The topic of distance learning has been discussed for years. Previously viewed with suspicion, it has proven useful for some people who cannot physically go to an institution, for people who want to take a class alongside their job, or want to add dynamism to their classes. Despite this more optimistic view of distance learning, the fact remains that education systems still rely heavily on classroom instruction.
Then came Covid-19. The contagious disease has forced many governments to restrict their populations to reduce the spread. As a result, children and young people had to continue their school year at home. A brutal transition that had never been thought of before. What quickly became clear…
The chaos of spring 2020
First big problem: not all students have access to a good internet connection or a computer at home. This digital divide therefore has consequences for them, which then fall behind their comrades.
Second, servers don’t always track bulk requests. So if the digital work environment for all French teachers already existed, it collapsed under demand in the first few days. This minor technical hiccup would not be dramatic in itself. However, many in the French faculty lamented the situation and said they almost never used this tool in their practice. Lecturers who are not trained in ENT therefore had to use it full-time for months.
In the United States, too, the situation was complex. As this Guardian article shows, many teachers were perplexed by this new approach. They had to find a corner of the house to teach and be comfortable with, learn to manage their own children for those who were parents themselves and, most importantly, tolerate the fact that it was much more difficult to interact with students, even with cameras. This sense of chaos showed that despite the guides prepared by the ministries, many teachers were not prepared for everything being possible online.
This does not mean that everything has failed, quite the opposite. TÉLUQ surveyed teachers who had used distance learning to ensure continuity of learning. The ministerial kit offered by the Quebec government at the time was a good starting point, but most needed to go further and use technological tools to offer more to students.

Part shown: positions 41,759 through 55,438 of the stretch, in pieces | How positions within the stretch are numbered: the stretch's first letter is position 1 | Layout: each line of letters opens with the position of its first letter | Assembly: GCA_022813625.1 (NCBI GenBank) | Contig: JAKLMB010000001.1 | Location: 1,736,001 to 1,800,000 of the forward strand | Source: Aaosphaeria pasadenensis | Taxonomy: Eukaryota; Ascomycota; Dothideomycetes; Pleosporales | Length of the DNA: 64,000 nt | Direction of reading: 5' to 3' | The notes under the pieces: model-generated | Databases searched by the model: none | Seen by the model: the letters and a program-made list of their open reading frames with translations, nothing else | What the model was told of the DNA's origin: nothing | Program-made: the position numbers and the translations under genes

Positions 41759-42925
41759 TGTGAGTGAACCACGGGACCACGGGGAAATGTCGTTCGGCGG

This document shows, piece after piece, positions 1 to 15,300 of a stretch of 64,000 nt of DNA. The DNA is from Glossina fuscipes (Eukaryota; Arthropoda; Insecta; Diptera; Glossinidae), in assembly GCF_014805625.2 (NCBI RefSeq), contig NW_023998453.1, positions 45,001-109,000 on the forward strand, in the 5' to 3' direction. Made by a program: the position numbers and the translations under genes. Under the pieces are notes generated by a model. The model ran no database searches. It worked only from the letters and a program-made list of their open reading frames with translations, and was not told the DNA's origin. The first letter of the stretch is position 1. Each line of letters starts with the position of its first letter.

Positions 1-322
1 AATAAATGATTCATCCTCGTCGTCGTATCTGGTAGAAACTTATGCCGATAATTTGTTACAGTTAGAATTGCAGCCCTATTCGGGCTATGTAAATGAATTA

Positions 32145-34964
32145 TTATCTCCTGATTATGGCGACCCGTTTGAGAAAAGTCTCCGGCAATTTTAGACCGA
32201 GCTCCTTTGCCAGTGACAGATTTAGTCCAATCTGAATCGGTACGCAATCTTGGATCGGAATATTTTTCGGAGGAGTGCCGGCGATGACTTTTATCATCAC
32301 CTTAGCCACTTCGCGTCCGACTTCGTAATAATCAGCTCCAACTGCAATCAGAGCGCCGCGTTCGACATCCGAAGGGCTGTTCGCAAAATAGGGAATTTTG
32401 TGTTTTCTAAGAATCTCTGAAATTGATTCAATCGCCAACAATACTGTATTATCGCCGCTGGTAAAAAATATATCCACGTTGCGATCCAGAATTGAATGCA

The online context requires significant organization from the teacher who must already know which tools to use in which context. In addition, sites like Charivari at school quickly offered a list of applications that could be used for teachers with disabilities. Other websites, such as that of the University of Mons, have also proposed an inventory of the tools available according to their needs (work environment, means of communication, sharing of resources, etc.).
This required pragmatic action from the teachers. It was impossible to reproduce 6 hours of online lessons. This is already difficult for adults, unrealistic to ask for this in younger people. Shorter approaches need to be followed online, accompanied by resources that can be consulted during the rest of the day or in the evening (video clips, PDF documents, etc.). This requires the creation of a credible roadmap that takes the technologies used into account. In addition, all the digital material already available online becomes an important ally in such a context. Whether it is the publishing platforms or the CNED, the work of digitization is gaining more and more interest for teachers.
Many were startled by the potential scuffle of dozens of kids logging on at the same time. However, as this DRNE (Regional Digital Delegation for Education) article recalls, it is entirely possible to pre-demand operating rules in this virtual classroom. Without counting on CNED’s offer, it is the teacher who gives the right to speak. This makes it easier to keep control.
Furthermore, even at a distance, it is very important to continue the individual feedback with the students. They need to know whether they are on the right track or on the wrong track. Most digital tools allow you to react quickly, even if they don’t offer all the comforts of human interaction. Social networks can facilitate such communication with learners.
Organizing an online lesson is therefore not easy. All you have to do is know the technologies available to you, plan your daily routine well and ensure good communication with the students. Unfortunately, the health crisis of 2020 has thrown many professionals and families into a context they were not ready for. Hopefully school systems have learned from this experience and become better prepared for online solutions. Finally, it is not excluded that other crises will force the establishment of distance learning in the future, without taking into account that for many students distance learning is preferred to face-to-face classes.
drawing : Mudassar Iqbal from Pixabay
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